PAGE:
Re: stable / backports (Re: When Debian 4.1 will arrive... will anyone care?)
On Fri, Apr 20, 2007 at 08:11:20AM +0200, Bart Martens wrote:
> On Fri, 2007-04-20 at 15:17 +1000, Craig Sanders wrote:
> > contrary to popular belief and self-delusion, 'stable+backports' is NO
> > LONGER STABLE.
> That is of course true.
> > the only 'advantage' to using 'stable+backports' over 'stable+some
> > packages from unstable or testing' is that you don't have that nasty
> > label 'unstable'.(...)
> > IMO, if you need a 'stable' system with some newer packages, you're
> > better off learning how apt's pinning stuff works than bothering with
> > backports. it's not hard.
> Backports are recompiled packages from testing, so they will run without
> new libraries on a stable Debian distribution. It is not always
> possible to install a package from testing without pulling in lots more
> packages from testing.
> But, as you know, stable+testing is no longer stable either. :)
yes, i know. that's exactly my point. that there's no difference
stability-status-wise between using stable+backports and stable+testing
or stable+unstable. once you've installed anything from any of them,
you're no longer running 'stable'.
> > to get that crucially important 'benefit', you're using packages
> > from a repository with unsigned packages by unknown maintainers.
> Last time I checked, only DD's can upload to backports. But it is
> correct that anyone can create a package for backports, and ask a
> DD-sponsor to upload to backports, without consulting the maintainer
> of the package in testing. So this seems similar to an NMU. That
> introduces a slight risk that some details might be overlooked.
it was my understanding that while some backports packages are
maintained by DDs, sometimes even the same DD as for the debian archive,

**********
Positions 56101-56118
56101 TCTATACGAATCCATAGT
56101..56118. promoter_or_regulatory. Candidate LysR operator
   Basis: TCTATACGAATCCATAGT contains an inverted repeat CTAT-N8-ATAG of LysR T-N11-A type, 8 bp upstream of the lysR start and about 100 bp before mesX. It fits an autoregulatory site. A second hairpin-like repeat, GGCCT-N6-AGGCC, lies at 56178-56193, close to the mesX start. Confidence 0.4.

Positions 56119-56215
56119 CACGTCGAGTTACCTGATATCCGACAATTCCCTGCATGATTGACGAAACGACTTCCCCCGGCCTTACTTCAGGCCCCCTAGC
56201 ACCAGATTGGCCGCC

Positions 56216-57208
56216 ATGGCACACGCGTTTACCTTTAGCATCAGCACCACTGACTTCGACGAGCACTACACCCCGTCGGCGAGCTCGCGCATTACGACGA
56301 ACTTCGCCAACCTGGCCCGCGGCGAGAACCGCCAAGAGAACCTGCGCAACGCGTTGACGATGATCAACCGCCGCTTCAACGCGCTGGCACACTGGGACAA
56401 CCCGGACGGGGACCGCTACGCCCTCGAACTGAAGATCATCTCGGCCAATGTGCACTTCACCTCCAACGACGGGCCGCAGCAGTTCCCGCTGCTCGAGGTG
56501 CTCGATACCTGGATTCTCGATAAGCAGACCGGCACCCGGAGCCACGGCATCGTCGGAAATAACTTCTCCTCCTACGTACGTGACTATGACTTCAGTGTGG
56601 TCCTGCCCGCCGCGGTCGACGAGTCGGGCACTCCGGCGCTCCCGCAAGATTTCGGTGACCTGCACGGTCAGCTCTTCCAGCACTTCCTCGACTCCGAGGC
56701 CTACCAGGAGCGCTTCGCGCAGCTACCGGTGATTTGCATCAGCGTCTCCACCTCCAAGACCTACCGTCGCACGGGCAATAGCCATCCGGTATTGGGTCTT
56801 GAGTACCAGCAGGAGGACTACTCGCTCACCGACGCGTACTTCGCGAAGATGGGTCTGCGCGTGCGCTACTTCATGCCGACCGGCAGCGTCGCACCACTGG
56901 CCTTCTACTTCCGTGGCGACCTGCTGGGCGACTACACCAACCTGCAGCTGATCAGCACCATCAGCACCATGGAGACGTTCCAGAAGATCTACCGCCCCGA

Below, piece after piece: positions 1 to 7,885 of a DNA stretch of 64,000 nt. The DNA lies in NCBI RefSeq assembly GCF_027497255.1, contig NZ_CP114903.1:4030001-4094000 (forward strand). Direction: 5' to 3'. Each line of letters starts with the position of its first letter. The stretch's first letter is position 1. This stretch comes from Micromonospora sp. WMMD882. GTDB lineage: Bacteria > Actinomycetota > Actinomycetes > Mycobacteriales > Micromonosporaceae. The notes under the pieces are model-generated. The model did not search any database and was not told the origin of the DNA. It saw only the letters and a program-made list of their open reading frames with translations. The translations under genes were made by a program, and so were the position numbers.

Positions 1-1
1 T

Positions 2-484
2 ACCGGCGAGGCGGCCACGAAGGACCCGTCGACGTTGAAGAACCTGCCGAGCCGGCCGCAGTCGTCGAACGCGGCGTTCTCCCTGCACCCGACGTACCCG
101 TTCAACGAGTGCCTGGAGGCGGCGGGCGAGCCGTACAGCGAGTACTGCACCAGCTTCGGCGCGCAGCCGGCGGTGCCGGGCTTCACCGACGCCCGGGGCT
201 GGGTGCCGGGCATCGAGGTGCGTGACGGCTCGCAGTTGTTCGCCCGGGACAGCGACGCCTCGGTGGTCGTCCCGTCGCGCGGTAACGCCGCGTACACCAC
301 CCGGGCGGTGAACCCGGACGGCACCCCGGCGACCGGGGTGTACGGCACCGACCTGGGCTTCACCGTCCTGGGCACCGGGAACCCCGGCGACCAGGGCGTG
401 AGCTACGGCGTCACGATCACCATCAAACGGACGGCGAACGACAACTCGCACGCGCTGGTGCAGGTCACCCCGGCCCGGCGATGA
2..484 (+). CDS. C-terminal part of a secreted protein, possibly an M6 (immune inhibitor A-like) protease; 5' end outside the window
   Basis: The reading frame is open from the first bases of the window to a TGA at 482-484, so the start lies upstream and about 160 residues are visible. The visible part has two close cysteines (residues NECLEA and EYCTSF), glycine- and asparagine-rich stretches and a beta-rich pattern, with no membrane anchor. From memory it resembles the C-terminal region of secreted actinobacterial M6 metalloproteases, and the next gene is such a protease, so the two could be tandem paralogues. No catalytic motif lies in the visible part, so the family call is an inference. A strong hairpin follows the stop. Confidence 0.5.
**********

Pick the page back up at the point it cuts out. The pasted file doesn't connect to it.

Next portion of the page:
not all of them are. i.e. packages in backports could be made and/or
uploaded by pretty nearly anyone.
> Anyhow, I think that the discussion is about getting newer upstream
> releases into stable sooner. The backports project is an interesting
> approach, because it makes newer upstream releases available to stable
> users, without putting these packages in the Debian stable repository.
> Somehow I think that the stable-ness of Debian stable is one of the
> strong assets of the Debian project, so policy about how stable a
yes, it is.
i just don't see why people like to fool themselves that they're still
running 'stable' when they install stuff from backports. they're not.
i think people are needlessly scared off by the name 'unstable' and, to a
lesser extent, 'testing'. the implication is that the distribution itself is
unstable or flaky....when, in reality, what 'unstable' means is that it is
constantly changing. this may occasionally cause problems, but generally
doesn't....and most of them can be avoided by running 'testing' instead of
i don't see the need for backports. stable is good for those who
need/want a stable environment that doesn't change much except for
security updates. testing and/or unstable for those who want bleeding
edge. stable + apt pinning + either testing or unstable for those who
want something in between.
i run a mix of stable and unstable servers. predominantly unstable.
have done so for over a decade. truth is, i have more problems with my
stable servers because i can't provide the same stuff on them (e.g. new
versions of packages like php, or packages that aren't even in stable)
that i can on unstable - if it can be done at all, it's a lot more work
and hassle than it is on the 'unstable' machines.
> package in stable should be, should not be changed too sudden. A
> gentle transition to any direction should be OK, as the project
> should be allowed to evolve. Let's not confuse this with getting the
> packages in unstable/testing updated to the newest upstream releases
> some time before the next freeze preparing the next stable release.
i agree. i think stable should be kept stable. unstable and testing is
where the new/updated stuff belongs, not in stable.
backports is just an unofficial variant of 'unstable' by another
name...and anyone who's scared off by the name 'unstable' should be
equally scared off of 'backports' (or more so).
craig sanders <email@example.com>
BOFH excuse #251:
Processes running slowly due to weak power supply